The Maryland basketball team practiced twice Sunday, with Coach Mark Turgeon and his staff telling the Terrapins to wipe the slate clean, to use Friday’s season-opening loss to Kentucky as motivation moving forward. There was no talk of moral victories or intangible takeaways.
Instead, the message from Turgeon and his staff was simple.
“I don’t read the stuff but I know some people were satisfied with the loss, but we weren’t,” Turgeon said. “We didn’t go to lose. I felt like we gave the game away up there. We got after them pretty hard.”
What resulted was a 67-45 blowout of Morehead State. The Terps dominated defensively, fighting through 20 turnovers and at times lackluster offensive execution en route to matching their biggest victory margin of the 2011-12 season.
Any hangover would have been understandable after moving from a sellout crowd of 17,732 in Brooklyn’s Barclays Center — which was jam-packed with either loyalists of the defending national champion Kentucky or Terps fans rooting for an upset of the nation’s third-ranked team — to playing in front of half that at the Comcast Center.
Maryland fought until the bitter end against Kentucky, stunning the Wildcats with a 13-0 second-half run. After the final buzzer sounded, talk began of positive takeaways, of playing Kentucky so close on a neutral floor. Maryland even received points in the Associated Press and coaches’ 25 polls, the voters seemingly rewarding the Terps for a strong effort, even in a loss.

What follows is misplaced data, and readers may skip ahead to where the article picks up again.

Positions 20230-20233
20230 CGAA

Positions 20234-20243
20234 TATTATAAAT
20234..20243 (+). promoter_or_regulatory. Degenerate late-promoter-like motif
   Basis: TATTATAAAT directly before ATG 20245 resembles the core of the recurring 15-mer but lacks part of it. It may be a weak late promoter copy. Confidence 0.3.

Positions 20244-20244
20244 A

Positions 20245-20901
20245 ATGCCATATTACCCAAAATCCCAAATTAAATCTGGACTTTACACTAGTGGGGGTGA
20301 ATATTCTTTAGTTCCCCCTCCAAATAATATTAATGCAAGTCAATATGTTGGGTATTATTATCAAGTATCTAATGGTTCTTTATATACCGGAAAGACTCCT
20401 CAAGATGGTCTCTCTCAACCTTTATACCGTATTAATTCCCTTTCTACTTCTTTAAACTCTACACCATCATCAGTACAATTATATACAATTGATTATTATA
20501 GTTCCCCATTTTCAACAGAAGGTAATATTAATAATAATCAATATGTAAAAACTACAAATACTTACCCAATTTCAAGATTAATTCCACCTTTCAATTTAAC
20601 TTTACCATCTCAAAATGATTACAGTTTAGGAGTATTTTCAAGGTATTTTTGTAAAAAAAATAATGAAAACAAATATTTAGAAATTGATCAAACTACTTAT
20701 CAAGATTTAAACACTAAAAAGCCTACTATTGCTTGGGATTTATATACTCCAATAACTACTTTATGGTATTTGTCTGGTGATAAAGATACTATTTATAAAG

Balderdash, says Maryland.
Turgeon implored fans to buy tickets for Friday’s game against LIU-Brooklyn. The reasoning? Maryland will put a “good product” on the floor and “play hard.” Both promises came to fruition against Morehead State. The Terps limited the Eagles to 31.7 percent shooting, including 1 of 14 from three-point range. Milton Chavis, who dropped 24 points on LIU-Brooklyn Friday night, mustered just two points and four shots in the first half. Chavis finished with a team-high 10 points as Maryland held an opponent to less than 50 points for the first time in Turgeon’s tenure.
“Yesterday was pretty much getting better and also preparing for the game,” senior forward James Padgett said. “Getting back to the basics and preparing for this game. Just playing a team close is not good enough.”
Dez Wells hasn’t even been on campus for three full months since transferring from Xavier, but he’s already been taught the Maryland legacy. Citing the perennial success of the Terps lacrosse teams – 12 national championships between the men’s and women’s program – the sophomore forward said the bar is already set, echoing Turgeon’s Friday comments that this will not be a rebuilding season. The Terps will win now.
“That’s how we all felt,” Wells said. A moral victory means nothing to us. People have a lot of those, we don’t walk away with those. We want to win … This whole school is about winning. Coming close to beating the No. 3 team in the nation isn’t good enough for us. We want to win. We work hard and we should have beat those guys. If we see them again, it’ll be a great game again.”